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When I entered college I felt I knew what I wanted to study. I enjoyed economics in High school and thought, Well since I enjoy it I might as well study it. I later learnt that there is little work for an economics, major and I wasnt enjoying it as much as I previously thought I would. I soon settled on an education in the field of business. Am I the only indecisive person? Have others also thought one thing and ended up doing another? Mr. Inciardi started as a computer science major and later transferred into business. Mr. Hadley had a similar epiphany when he reached college. Mr. Rubenstein, on the other hand, said, I was always interested in business and the stock market, I knew thats what I wanted to learn about and what I wanted to do.

Sir John Harvey said, It horrifies me that ethics is only an optional extra at Harvard Business School. Current requirements demand at least two courses in ethics for a regular business degree and an extra 2 more for my personal specialization in international business. Through my classes, it seems as though ethics exist as a very blurred line. Just because something is legal, it does not necessarily make it right, just because something is financially sound does not make that something responsible. This has worried me because many of the choices you make are value judgments and others do not share same values. According to both Mr. Hadley and Mr. Inciardi the large amounts of business courses you do take will not tell you how to act as a businessperson. That is not the purpose of the classes. The purpose is to help you approach it in a philosophical and analytical manner. Both agreed emotions sometimes cloud ethical judgments. Mr. Rubenstein said Many ethical issues exist and for each it requires a clear head and good judgment He also noted that The I gave at the office attitude doesnt always solve your ethical dilemmas. This man feels he has made some bad decisions but they were not wrong decisions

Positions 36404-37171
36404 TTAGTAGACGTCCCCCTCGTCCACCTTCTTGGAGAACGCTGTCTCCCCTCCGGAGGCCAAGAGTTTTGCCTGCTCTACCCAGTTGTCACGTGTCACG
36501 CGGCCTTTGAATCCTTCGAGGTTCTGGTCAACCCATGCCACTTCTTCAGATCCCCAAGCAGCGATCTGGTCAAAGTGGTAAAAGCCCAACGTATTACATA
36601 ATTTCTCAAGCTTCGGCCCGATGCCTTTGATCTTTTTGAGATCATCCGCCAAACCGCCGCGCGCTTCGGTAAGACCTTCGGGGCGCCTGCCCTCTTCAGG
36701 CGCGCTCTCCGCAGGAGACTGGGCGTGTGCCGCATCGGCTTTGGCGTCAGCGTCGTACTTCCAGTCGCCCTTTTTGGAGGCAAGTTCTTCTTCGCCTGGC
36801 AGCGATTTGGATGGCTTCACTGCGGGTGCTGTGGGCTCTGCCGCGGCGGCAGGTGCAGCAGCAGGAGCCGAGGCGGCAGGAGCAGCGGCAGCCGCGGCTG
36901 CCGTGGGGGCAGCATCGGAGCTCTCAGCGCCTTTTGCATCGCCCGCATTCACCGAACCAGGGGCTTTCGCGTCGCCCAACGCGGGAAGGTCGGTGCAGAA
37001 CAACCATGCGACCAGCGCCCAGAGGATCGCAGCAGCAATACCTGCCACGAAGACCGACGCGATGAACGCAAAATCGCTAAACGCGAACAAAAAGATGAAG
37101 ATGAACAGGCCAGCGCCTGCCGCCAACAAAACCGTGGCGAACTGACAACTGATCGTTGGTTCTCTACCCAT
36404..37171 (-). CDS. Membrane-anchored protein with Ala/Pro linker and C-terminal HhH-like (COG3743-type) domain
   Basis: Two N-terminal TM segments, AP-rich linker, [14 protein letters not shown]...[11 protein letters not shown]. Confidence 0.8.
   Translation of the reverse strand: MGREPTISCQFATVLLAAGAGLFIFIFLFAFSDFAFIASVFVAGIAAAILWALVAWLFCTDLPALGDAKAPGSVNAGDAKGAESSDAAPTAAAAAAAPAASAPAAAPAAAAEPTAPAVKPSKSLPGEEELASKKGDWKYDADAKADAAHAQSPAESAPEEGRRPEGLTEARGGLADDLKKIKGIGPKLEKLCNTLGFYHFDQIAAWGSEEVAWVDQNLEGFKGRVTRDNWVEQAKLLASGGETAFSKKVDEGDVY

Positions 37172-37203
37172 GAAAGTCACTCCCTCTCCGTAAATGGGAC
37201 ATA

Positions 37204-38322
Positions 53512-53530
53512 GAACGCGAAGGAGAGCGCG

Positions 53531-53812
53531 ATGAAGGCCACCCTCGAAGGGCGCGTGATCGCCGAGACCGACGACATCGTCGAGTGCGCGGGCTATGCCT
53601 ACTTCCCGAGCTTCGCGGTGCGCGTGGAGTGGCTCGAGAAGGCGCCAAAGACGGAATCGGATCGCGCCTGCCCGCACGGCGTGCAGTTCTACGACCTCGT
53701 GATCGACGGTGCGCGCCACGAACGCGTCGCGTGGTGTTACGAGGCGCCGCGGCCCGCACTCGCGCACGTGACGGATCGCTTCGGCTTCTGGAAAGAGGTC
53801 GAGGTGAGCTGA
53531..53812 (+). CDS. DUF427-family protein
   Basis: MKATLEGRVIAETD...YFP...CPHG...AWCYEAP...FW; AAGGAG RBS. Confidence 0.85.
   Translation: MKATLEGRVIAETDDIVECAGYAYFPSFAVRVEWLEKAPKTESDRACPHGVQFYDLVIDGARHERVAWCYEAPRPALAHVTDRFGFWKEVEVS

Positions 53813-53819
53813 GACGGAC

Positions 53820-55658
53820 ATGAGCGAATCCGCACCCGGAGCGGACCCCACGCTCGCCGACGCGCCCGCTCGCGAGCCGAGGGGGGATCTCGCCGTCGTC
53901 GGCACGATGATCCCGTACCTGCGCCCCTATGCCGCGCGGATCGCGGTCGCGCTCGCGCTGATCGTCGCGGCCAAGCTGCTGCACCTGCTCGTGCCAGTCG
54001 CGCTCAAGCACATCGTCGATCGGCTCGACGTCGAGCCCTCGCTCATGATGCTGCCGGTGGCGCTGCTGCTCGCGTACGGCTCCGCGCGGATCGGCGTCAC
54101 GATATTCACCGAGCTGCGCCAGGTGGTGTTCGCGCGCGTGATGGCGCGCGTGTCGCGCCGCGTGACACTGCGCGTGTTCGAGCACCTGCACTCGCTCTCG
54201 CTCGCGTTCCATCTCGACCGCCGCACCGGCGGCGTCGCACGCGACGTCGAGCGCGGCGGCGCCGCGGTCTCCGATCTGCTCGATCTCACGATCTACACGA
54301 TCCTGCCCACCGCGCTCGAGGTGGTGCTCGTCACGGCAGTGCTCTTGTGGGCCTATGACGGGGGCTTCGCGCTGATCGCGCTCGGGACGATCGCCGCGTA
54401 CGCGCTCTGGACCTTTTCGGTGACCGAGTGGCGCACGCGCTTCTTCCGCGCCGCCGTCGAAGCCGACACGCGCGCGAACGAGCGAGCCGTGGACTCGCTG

After my interviews, I concluded that college and advanced schooling prepares you to deal with both the pressure in the field and the ethical issues you will approach every day as a businessperson. I was surprised by some of the responses I received from my interviewees. I suppose that as I continue my education in my field, I will come to my own conclusions and in the future I will be able to look back and make the same judgments on the necessity of education and role of ethics.
Works Cited
Inciardi, Michael. Interview. Personal Interview 16 Mar. 2001
Rubenstein, Richard. Interview. Personal Interview 28 Mar. 2001
Hadley, Colin. Interview. Phone Interview 20 Mar. 2001
TPCN Great Quotations Great Quotations of Sir John Harvey Apr. 28 Topics Business/Capitalism Quotations of Pete Holiday Apr. 27